This is director Scott Cooper’s third film and his first that he didn’t write himself. His tone for the film is like an odd marriage of the slow, measured pace of Francis Ford Coppola and the Godfather films and the gritty street crime of Scorsese’s Mean Streets, Goodfellas and The Departed. Cooper certainly isn’t as operatic as Coppola nor as fast-paced as Scorsese, so the mixture of the two is interesting. It serves to make the film incredibly absorbing, yet uneven. Add to that the shrouded, dark work from cinematographer Masanobu Takayanagi and you get something that is going for dark and mysterious in a very obvious way.
The script, by Mark Mallouk and Jez Butterworth, is also uneven. It seems to spend more time with Connolly and the FBI than it does with Bulger and the Winter Hill gang and feels the need to tell an awful lot of what’s going on instead of showing it. Edgerton’s character is compelling, but he shouldn’t be a primary focus, which is what he becomes. The time we do spend with Bulger, we never get a sense of who he is outside of his being a murderous psychopath save for one personal tragedy that happens early in the film. He’s closed off, possibly to remain mysterious but really it is a detriment to the film. We see these horrible things happening and are told of far worse things but never get inside the character to see what is really motivating him. We get a lot of plot points about who was killed and why, but we never really know what it is that drives Bulger to go after more power when he seemed to be okay with running Southie for so long. Mallouk and Butterworth seem to want to make this like an old ’30s gangster picture where the gangster just wants more for the sake of wanting more and the lengths he’ll go to for more. They seem so concerned about keeping the facts straight and making sure the names of the victims are known (not a dishonorable goal, to be sure) that they neglect developing their main character. Depp plays it like master, but I just wish there was more to him. Connolly changes dramatically as the film goes along, and Bulger does to a degree as well, but Connolly’s alterations are developed and shown, while Bulger’s just seem to happen because that’s what the testimony said happened. If their goal was to paint the definitive portrait of James “Whitey” Bulger, they missed their mark. If their goal was to write a good, absorbing crime drama then they hit their target but missed the bullseye.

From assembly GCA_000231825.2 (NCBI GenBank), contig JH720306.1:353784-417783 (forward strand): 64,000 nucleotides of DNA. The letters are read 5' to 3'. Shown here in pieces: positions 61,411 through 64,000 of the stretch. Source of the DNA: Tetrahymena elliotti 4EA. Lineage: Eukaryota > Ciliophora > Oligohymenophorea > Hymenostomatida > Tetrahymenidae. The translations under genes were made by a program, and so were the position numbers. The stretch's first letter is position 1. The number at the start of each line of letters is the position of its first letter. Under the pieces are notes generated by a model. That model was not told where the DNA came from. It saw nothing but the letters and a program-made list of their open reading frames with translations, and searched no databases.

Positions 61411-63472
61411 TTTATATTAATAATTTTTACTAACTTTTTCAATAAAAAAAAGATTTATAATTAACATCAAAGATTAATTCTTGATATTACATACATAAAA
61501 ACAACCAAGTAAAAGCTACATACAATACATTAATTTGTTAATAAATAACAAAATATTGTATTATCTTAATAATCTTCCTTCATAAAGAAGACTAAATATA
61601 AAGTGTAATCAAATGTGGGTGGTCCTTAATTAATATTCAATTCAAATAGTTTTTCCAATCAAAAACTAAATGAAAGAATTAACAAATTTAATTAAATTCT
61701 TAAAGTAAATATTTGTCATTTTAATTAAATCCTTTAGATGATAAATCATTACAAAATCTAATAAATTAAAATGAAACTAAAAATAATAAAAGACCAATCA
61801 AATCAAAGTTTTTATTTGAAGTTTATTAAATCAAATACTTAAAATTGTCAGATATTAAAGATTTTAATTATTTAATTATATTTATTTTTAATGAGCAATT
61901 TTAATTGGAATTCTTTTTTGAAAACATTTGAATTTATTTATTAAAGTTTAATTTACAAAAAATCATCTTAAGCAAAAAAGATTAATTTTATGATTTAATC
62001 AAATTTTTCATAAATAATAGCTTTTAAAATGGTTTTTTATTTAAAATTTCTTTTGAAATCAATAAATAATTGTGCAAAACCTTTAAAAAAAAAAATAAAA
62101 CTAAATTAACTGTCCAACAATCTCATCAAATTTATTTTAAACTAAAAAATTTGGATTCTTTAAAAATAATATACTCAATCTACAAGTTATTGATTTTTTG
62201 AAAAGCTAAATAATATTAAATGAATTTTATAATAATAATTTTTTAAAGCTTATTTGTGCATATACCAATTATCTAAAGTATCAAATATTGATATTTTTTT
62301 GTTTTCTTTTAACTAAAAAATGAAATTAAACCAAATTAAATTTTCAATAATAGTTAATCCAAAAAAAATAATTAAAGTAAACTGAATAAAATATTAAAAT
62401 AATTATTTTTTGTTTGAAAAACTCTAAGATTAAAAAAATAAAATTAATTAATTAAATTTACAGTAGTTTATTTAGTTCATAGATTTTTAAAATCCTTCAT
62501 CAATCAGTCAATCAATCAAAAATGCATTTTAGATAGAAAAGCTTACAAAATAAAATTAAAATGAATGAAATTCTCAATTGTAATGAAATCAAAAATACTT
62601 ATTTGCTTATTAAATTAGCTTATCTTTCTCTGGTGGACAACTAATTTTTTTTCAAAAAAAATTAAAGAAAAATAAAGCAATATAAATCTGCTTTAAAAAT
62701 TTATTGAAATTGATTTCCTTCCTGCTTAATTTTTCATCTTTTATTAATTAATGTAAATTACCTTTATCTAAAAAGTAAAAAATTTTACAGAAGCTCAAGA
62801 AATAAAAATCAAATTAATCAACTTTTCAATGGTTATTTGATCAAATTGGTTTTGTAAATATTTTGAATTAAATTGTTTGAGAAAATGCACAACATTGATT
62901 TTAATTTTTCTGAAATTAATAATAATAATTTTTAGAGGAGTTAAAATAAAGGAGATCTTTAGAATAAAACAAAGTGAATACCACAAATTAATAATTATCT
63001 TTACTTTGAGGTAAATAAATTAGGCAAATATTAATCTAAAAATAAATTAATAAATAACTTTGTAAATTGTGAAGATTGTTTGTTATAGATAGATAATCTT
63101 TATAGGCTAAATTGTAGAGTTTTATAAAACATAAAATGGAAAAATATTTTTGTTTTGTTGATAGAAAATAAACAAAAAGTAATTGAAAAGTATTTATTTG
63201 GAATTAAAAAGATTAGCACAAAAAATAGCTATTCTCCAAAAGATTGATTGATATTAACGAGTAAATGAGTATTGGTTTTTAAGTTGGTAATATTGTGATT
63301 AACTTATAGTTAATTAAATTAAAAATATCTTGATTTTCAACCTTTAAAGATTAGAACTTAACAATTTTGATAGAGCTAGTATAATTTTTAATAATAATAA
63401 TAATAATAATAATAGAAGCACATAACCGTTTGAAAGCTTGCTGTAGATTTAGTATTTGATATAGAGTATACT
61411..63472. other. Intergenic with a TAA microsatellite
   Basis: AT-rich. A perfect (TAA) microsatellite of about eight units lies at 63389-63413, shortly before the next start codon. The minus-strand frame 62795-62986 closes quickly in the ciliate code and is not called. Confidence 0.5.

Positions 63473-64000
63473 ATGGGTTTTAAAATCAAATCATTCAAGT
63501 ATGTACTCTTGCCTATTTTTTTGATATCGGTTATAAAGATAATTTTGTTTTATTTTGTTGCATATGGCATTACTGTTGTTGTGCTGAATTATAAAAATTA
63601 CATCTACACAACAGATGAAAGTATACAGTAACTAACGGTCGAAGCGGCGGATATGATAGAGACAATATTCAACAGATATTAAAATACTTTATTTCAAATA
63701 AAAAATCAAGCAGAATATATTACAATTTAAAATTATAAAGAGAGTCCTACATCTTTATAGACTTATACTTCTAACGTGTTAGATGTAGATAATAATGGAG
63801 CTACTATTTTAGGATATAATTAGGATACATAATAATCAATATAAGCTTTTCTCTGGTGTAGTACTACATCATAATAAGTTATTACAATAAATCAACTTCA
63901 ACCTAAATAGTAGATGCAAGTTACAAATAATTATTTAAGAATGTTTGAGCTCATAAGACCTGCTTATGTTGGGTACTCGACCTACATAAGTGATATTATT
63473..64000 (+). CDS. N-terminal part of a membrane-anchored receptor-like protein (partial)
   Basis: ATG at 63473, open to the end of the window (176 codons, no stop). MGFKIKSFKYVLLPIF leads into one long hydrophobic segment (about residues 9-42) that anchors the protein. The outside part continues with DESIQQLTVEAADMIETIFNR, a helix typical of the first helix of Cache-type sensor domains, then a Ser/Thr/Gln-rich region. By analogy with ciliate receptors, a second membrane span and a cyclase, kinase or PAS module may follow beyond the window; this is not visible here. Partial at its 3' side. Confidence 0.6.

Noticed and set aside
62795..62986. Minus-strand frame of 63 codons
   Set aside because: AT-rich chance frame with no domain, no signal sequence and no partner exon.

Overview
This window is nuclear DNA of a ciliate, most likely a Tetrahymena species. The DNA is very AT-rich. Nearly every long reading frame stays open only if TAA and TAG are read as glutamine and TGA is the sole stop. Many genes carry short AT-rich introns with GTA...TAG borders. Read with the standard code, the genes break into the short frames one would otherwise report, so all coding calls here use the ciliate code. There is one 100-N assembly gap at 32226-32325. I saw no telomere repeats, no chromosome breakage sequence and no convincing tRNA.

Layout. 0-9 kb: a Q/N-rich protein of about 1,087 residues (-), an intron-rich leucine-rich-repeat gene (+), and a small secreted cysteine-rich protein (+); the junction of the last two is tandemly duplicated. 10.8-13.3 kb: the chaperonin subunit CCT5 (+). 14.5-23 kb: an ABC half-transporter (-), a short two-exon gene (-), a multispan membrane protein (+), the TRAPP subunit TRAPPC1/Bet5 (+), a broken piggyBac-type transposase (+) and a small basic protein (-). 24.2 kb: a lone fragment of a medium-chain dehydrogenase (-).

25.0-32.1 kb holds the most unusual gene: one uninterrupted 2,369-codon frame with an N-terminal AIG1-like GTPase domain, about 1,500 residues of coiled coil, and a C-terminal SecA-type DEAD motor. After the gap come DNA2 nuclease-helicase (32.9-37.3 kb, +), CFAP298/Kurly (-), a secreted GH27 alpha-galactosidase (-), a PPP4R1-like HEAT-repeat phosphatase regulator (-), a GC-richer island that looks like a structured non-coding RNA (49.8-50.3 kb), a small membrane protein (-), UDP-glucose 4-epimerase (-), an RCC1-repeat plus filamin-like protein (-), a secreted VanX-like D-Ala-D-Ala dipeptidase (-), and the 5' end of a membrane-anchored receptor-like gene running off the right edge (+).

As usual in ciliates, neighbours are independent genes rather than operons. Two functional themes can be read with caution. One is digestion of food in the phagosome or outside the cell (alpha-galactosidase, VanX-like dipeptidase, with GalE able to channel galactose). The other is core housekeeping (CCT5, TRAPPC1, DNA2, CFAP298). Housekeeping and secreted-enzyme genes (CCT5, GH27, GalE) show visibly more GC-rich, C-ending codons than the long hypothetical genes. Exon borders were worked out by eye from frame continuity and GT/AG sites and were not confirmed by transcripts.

Black Mass isn’t going to be known for much more than Depp’s performance, and that’s okay. His performance is worth more than the price of admission and you still get a fascinating and engaging film about a man who built a horrible legacy and managed to evade U.S. law enforcement for 16 years (though that part is only mentioned at the end of the film) despite the fact that the director didn’t particularly have much of a style and the writers couldn’t figure out which side to tell the story from. Black Mass is built upon magnetic performances anchored by Depp rediscovering his true talent and us remembering what it was about him that drew us to him in the first place all those years ago.
Absorbing and with a fantastic performance from Johnny Depp, Black Mass is an uneven but entertaining crime drama.